When a poor person dies of hunger, it does not happen because of fate. It happens because no one wanted to help him out. Poverty destroys the hopes and dreams of the poor, and it creates societies in which a select wealthy few control the lives and destinies of those who are not wealthy. It is this economic and social injustice that John Steinbeck depicts in the novel The Pearl, a re-telling of an old Mexican folktale. In this difficult story, the main character Kino attempts to change the predicament of his family, and when he discovers the ‘Pearl of the World” his whole life takes a turn. But society’s narcissism, avarice, and exploitation ultimately abolished any aspiration this poor family has in escaping the ultimate prison: poverty. At first, it may seem like this book is about making good life decisions, but, by examining closely at the way Kino is mistreated and discriminated, conspired against by the pearl buyers, and not allowed to look for opportunity someplace else, one can comprehend the social injustice that Kino and similar people face.
Kino was born as a poor discriminated person, and he lives in an unjust society where his bad fate leads his life with his free-will trying to catch up. But, he did not choose to live this way, so why should he have to? As the story unfolds, it can be revealed that it is the well-off people who are deciding to enclose those who are poorer in their own fate. In the book, there are many examples of the fate developed by richer people present in his life. When Coyotito, his son, was bitten by a scorpion, Kino and his wife asked for the doctor. A lazy, greedy, pompous doctor who was not interested in the well being of others, but they did not know this, and they just wanted what was best for their son. After asking that the doctor help them, the doctor demands, ‘ ?Has he any money?’ “, but he is met with an expected response, and Kino is met with disappointment (11). If only Kino had been born as a richer folk, then he would be more respected. Then, Kino found the biggest and most beautiful pearl he had ever seen, and it seemed like he was finally going to earn some esteem. But, the racist and discriminating people of the richer town still undermine him and they even try to take advantage of him. When news reaches to the doctor that Kino has an amazing pearl, he makes it his duty to go and help Coyotito, but in reality, he only came for the money.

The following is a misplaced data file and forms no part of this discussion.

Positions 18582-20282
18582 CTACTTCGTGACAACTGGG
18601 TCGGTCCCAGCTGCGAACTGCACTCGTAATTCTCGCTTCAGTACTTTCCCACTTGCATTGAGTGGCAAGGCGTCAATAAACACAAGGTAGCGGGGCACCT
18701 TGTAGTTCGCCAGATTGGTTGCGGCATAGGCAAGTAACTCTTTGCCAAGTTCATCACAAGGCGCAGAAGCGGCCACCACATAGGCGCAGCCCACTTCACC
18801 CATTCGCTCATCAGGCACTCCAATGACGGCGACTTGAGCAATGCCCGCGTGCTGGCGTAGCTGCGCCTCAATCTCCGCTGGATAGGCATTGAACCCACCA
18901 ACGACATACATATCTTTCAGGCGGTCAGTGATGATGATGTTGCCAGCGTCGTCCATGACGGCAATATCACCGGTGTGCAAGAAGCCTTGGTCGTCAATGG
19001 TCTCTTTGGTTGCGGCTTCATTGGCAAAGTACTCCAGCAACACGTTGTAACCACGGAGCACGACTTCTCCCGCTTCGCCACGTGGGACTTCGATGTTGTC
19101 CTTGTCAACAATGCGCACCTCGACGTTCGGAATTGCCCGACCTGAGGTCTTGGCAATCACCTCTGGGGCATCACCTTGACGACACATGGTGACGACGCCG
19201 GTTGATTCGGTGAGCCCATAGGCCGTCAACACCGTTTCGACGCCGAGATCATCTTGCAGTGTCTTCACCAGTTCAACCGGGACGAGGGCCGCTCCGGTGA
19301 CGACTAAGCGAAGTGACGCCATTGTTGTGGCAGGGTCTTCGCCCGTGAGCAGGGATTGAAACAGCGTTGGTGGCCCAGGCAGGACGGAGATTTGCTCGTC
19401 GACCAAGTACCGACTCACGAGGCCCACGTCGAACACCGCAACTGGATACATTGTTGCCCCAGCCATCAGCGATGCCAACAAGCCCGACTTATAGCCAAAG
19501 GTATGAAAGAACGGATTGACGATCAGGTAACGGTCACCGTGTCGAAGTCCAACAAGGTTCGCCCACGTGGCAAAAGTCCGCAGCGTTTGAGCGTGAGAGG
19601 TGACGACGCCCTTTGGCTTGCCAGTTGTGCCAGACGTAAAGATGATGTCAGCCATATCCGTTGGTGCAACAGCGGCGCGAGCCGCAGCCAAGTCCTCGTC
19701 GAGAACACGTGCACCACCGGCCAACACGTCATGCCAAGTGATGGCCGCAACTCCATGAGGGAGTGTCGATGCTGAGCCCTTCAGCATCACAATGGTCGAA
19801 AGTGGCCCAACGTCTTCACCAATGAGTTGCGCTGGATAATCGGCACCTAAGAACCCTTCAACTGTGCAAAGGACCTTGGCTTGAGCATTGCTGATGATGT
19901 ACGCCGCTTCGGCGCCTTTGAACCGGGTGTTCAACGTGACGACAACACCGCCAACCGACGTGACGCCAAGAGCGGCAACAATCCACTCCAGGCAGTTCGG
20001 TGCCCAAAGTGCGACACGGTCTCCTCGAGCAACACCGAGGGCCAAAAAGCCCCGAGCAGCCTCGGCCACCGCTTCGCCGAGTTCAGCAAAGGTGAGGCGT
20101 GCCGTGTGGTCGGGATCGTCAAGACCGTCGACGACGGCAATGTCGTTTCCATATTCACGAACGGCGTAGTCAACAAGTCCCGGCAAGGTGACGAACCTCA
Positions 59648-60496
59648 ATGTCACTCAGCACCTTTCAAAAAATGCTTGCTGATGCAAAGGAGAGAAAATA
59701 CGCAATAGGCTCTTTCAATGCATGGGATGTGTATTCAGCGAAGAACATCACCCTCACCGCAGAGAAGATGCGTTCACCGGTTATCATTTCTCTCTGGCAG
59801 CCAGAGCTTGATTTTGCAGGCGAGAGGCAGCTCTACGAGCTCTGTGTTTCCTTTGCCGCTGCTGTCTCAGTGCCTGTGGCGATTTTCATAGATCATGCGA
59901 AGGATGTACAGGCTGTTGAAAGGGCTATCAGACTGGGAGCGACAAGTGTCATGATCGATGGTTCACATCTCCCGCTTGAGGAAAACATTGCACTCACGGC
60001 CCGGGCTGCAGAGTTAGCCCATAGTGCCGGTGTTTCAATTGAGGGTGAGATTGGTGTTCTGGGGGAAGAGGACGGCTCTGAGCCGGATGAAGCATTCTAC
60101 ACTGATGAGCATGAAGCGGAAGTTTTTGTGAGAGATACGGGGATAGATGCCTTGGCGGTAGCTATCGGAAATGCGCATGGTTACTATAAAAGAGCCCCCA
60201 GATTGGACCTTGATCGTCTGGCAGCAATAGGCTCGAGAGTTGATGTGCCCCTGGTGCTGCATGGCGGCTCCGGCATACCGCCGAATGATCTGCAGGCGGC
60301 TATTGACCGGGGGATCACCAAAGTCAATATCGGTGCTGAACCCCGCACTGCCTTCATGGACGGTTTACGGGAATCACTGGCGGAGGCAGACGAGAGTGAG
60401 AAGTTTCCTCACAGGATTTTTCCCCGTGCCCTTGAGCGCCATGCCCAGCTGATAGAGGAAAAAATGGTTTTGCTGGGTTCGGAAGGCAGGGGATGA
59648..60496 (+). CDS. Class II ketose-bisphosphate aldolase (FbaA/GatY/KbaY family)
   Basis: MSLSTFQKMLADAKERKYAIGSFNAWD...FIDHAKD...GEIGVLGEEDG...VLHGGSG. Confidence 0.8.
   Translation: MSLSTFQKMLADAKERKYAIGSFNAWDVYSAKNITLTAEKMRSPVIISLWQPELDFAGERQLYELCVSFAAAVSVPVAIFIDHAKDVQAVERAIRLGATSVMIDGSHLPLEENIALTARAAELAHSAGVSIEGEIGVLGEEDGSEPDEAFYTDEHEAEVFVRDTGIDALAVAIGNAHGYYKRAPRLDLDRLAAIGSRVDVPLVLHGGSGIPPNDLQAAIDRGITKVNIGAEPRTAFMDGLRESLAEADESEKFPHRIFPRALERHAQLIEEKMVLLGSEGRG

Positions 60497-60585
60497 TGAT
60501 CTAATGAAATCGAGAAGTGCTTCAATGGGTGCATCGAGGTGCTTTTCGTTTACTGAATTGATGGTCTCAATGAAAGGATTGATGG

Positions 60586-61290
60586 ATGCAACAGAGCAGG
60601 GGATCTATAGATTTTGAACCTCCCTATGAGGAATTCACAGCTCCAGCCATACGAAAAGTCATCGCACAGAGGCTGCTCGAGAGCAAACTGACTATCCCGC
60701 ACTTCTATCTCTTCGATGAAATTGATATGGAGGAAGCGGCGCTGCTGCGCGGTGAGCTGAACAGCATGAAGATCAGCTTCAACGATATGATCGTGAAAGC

Although Coyotito looks much better now, the doctor insists on checking him and giving him a white powder, which arises much suspicion as a trick instead of a cure (35). On his trip to Kino’s house, he also takes the time to ask, ‘ You have a pearl? A good pearl?… Do you keep it in a safe place?”, these questions portray a suspicious interest that doctor has of the Pearl (35). It also helps you infer that the doctor will attempt to steal the Pearl later, and he even goes as far as to say, ‘ ?It would be a shame to have it stolen before you sell it’ “(36). Later in the page, Steinbeck also shows how the doctor observes Kino glance at his hiding spot, presenting more evidence to back the argument that not only does the doctor look too fake his help, but he also looks to steal Kino’s only valuable possession (36). Ultimately, it did not matter what Kino did to try to change his situation, because he would be trapped inside the greed of others who benefit from exploiting him and others like him.
In an unjust society, minorities like Kino rarely get an opportunity, but even when they do they are conspired against, and in the end, they are restricted to seizing their opportunity. In the small brush house town of La Paz, people are used to being left alone in their everyday lives. This changes, when Kino, a pearl diver of this town, finds ‘The Pearl of the World”, a pearl like no other. Before this Kino had been having a bad day, especially after a scorpion bit Coyotito. But, now things had changed and he had the greatest luck of all time, or so he thought. After being attacked by a mysterious person, the Pearl is starting to seem not so great. But, Kino persists and he goes to redeem his Pearl with the Pearl buyers. Little did he know that there was only one buyer and the men he saw were just his ‘puppets”. Because of this, they conspired to trick him into selling it for a cheap, unfair price. They try to trick him by proposing, ‘ ?This pearl is like fool’s gold. It is too large. … I am sorry. You thought it was a thing of value, and it is only a curiosity.’ “, but Kino doesn’t buy into these tricks and decides to go home and think of another way (49). In the end, despite Kino getting a great opportunity, he was still conspired against, exploited, and prevented from finally seizing a great opportunity.
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